LIHU‘E — The county Planning Department isn’t completely satisfied with new additions to the county’s shoreline-setback ordinance that were recently passed through the Kaua‘i County Council.
”It’s not quite totally there, though,” Planning Director Ka‘aina Hull said last week.
Hull noted that while the county’s shoreline setback is “one of the most progressive in the nation,” the county hasn’t “smoothed the data out,” incorporating the differences of sea-level rise around the island, which will face different levels and rates of erosion through the years, some much worse than others.
“We anticipate being back within the year because we’re going through those studies now,” Hull said. “It’s not quite there, but what we can provide and what we can address I think is prudent to do so now, which is why you folks have the bill.”
Bill No. 2813, Draft 1, which passed unanimously through the council on Jan. 27, makes amendments to the Kaua‘i County Code’s Comprehensive Zoning Ordinance, updating shoreline-setback limits and coastal-erosion rates. The measure was first introduced in November by council Vice Chair Mason Chock by request.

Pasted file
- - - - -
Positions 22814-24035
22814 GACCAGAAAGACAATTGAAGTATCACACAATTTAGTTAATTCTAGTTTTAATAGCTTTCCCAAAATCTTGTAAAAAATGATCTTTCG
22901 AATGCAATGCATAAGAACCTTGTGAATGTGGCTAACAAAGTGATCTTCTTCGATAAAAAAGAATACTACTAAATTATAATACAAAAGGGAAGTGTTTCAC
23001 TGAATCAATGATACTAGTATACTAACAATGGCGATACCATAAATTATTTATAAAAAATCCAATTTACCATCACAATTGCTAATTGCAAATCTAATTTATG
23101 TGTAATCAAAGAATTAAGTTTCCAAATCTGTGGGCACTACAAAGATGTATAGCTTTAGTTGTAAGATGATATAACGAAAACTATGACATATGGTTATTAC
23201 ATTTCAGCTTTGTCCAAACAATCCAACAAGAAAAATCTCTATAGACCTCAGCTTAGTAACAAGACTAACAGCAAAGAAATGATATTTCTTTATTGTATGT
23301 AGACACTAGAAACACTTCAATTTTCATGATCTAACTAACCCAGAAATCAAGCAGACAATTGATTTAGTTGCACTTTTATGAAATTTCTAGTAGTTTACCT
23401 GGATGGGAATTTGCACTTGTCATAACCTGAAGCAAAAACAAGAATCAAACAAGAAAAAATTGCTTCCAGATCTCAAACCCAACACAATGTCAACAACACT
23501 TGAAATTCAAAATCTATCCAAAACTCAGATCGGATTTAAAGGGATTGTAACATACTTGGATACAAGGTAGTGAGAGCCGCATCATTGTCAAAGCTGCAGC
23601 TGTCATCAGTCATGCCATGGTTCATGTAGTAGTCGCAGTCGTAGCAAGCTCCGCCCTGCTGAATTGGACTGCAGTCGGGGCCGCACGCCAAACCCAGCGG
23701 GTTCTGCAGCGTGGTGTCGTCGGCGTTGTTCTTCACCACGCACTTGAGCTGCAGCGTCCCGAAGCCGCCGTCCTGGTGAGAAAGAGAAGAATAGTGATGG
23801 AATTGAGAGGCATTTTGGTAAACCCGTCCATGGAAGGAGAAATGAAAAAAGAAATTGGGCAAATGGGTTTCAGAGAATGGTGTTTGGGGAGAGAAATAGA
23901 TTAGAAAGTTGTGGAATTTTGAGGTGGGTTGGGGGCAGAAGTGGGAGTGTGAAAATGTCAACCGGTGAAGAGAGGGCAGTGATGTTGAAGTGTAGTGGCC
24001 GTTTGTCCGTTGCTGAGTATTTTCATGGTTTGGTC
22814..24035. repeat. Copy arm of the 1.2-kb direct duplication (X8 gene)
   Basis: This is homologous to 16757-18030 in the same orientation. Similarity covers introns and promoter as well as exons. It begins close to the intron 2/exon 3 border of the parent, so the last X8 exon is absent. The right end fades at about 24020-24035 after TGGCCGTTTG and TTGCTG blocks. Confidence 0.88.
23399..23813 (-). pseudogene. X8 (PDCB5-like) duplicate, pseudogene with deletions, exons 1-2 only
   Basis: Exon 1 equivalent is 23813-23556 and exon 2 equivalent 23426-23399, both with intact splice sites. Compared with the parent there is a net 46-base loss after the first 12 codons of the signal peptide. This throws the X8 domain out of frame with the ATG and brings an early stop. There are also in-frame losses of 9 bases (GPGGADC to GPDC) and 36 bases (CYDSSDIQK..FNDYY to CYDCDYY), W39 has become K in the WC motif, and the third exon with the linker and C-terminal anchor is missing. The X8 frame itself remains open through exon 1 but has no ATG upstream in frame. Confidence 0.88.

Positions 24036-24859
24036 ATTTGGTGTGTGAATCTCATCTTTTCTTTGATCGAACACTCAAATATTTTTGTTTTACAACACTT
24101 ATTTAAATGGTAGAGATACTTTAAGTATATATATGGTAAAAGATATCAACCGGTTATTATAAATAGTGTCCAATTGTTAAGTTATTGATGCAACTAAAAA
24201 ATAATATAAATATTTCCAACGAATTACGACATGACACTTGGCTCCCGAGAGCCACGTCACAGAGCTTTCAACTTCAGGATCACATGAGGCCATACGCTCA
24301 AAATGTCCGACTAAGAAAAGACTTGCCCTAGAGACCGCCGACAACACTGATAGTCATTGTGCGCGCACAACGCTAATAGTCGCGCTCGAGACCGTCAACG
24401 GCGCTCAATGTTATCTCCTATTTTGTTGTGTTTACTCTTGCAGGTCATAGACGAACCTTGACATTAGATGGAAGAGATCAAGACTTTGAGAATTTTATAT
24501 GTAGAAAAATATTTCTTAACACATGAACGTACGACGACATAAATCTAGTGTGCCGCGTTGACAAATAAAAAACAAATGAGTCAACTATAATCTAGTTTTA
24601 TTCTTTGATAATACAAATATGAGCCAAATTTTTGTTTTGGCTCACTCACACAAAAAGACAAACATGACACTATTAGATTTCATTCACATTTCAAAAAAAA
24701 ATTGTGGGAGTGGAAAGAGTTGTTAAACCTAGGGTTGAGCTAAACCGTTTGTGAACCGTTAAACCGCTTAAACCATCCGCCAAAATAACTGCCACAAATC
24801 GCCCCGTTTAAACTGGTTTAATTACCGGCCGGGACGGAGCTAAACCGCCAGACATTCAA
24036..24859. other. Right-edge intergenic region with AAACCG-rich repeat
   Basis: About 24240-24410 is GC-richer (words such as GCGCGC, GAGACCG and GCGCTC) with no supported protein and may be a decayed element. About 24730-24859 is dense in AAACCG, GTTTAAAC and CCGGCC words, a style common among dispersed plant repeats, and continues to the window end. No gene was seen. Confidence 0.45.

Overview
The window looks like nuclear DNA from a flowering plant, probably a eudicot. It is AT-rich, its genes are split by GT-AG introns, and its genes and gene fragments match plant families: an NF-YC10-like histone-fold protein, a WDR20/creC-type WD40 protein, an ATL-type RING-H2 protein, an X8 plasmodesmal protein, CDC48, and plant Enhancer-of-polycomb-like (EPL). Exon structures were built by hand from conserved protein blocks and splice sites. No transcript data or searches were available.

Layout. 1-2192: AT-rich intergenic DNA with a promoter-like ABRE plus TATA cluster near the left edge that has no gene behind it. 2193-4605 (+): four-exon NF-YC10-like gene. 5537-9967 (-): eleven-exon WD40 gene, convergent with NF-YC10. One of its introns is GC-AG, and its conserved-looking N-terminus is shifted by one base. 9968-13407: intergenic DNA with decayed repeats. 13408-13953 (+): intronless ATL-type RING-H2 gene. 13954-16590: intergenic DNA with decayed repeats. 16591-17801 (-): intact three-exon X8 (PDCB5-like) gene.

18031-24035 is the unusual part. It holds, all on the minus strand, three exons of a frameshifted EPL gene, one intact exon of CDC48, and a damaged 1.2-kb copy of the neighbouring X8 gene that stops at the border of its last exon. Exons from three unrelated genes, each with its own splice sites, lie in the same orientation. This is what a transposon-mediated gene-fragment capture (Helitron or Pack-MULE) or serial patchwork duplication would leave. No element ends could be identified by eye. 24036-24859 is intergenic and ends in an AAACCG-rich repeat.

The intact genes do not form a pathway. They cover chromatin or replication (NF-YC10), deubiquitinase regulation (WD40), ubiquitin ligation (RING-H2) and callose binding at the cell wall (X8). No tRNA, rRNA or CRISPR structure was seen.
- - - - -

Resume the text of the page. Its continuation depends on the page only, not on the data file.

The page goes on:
The coastline, smacked by high surf and subject to sea-level rise, can face coastal flooding, tsunamis and hurricanes causing coastal erosion, a hazard to people and property near the shoreline. In 2010, the University of Hawai‘i Coastal Geology Group completed the Kaua’i Coastal Erosion Study, projecting coastal erosion. The study was updated in 2018, prompting the need for an update to the county’s official Coastal Erosion Study maps.
The bill increases the minimum setback requirement from 40 feet to 60 feet for development in all coastal properties, regardless of a sandy or rocky shoreline, and introduces a “coastal-hazard-disclosure statement” that must be signed by a property owner prior to the sale. State authorities have attempted to develop such a statement without success.
The county bill states that when a developer is building within 500 feet of the shoreline, they are subject to these rules.
In 2017, a similar bill was introduced by Chock and then Council Chair Mel Rapozo.
“This came up after meeting with Caren Diamond and seeing some of the repair issues and how they are slipping through and being interpreted from the homeowner’s perspective,” Chock said last November, when the Bill 2813 was introduced.
The Planning Department enlisted the help of those on the coastal-advocacy and private-property sides in a working group on adopting the ordinance. Community activists and land-use attorneys were among the members of the working group, Hull said.
Councilmember Felicia Cowden expressed her concern for the erosion of the Ke Ala Hele Makalae multi-use coastal path near Fuji Beach in Kapa‘a, and at Wailapa Road in Kilauea.
“Our beaches, which are one of our biggest recreation areas, is a hazardous, erodible area, but we need to be sensitive for public-enjoyment activities,” Hull said.
In any cases of conflict between state and county law, the more-restrictive requirements apply.
Sabrina Bodon, public safety and government reporter, can be reached at 245-0441 or firstname.lastname@example.org.